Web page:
Chelsea Manning, who last year announced her gender transition, has petitioned a Kansas court to legally recognize her chosen name, Chelsea Elizabeth Manning.
Manning, who is currently serving a 35-year sentence for leaking classified documents to WikiLeaks, has also requested hormone replacement therapy, according to an announcement from her support network.
"In the face of military opposition, the American Civil Liberties Union plans to assist attorney David Coombs in advocating for Chelsea’s right to receive [hormone replacement therapy]," according to the announcement. "There is already precedent in federal courts establishing this right for transgender prisoners. We are confident that with adequate public and legal pressure, the military court and military prison system will follow suit."
Military prisons do not provide hormone replacement therapy or other transition support because of a blanket ban on transgender service members. But, as Salon has previously noted, an expert commission has recently called on the Obama administration to drop the policy prohibiting trans people from serving.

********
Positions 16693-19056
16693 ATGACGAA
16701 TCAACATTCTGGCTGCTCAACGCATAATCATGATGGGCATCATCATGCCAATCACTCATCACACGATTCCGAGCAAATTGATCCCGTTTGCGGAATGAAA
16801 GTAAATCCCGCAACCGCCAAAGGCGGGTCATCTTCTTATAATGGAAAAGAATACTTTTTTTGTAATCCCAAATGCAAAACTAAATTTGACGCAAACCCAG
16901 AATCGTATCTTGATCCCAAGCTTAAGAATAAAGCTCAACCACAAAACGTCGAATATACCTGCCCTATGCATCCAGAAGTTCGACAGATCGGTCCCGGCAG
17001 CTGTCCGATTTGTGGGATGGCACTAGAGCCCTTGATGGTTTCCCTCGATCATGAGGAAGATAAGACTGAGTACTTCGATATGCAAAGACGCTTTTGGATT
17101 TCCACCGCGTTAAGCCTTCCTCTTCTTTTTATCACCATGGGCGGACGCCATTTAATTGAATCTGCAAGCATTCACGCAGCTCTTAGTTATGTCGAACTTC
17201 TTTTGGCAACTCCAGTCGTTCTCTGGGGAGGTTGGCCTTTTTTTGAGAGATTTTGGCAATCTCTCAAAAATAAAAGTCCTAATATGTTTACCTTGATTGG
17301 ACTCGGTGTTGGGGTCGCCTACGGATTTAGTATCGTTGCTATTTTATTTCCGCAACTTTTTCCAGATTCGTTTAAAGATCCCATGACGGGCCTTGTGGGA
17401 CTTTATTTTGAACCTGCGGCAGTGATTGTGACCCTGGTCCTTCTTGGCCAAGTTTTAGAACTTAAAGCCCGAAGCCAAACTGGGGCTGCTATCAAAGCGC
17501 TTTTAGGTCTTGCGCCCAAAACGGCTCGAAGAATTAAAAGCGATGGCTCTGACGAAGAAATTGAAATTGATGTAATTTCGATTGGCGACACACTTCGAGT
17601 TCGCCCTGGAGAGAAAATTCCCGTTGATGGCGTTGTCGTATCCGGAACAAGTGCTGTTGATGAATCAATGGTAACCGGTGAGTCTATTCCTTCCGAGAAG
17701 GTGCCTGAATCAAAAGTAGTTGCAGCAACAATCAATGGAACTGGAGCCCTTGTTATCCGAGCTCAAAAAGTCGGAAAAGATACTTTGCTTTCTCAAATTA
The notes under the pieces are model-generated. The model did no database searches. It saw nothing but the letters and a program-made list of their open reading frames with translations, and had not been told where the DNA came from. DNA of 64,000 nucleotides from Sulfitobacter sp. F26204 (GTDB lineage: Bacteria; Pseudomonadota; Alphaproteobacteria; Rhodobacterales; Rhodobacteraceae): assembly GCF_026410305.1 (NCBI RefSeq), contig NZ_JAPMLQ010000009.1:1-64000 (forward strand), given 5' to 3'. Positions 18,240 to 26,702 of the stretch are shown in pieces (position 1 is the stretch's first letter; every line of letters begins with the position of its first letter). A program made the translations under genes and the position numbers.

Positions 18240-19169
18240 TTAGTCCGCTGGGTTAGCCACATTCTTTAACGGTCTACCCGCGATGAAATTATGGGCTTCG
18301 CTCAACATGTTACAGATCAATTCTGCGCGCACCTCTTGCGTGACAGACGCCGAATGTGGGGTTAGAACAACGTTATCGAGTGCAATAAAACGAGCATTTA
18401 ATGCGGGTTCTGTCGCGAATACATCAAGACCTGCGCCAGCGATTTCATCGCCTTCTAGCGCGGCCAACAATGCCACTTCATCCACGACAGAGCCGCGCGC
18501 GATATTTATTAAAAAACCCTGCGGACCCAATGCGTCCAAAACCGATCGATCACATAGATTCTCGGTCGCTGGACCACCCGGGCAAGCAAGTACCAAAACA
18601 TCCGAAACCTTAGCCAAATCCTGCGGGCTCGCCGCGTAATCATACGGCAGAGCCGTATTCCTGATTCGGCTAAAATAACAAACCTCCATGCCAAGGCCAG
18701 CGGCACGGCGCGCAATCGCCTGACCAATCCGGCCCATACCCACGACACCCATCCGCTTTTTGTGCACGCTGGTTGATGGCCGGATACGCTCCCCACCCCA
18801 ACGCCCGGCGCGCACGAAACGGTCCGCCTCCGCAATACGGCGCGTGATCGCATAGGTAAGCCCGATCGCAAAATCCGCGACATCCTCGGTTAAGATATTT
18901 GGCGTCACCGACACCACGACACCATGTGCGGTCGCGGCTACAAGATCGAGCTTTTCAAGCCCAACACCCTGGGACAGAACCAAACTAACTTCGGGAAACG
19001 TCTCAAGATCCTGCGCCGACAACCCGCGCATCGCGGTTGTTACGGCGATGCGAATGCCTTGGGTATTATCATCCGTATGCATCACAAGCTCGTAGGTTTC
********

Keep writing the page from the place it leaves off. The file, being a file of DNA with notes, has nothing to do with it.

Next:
The Williams Institute estimates that around 15,500 trans personnel are currently in the military, though, because of the prohibition on out trans service members, they have been forced to serve in secret. The commission concluded that facilitating trans service members’ transitions “would place almost no burden on the military,” estimating that approximately 230 trans personnel would seek such medical care each year at an average cost of about $30,000. The panel also found that hormone treatment in such cases is nearly identical in scope to healthcare services regularly provided to cisgender service members.
Manning filed the name change request in January; a hearing is scheduled for April with the Leavenworth County District Court.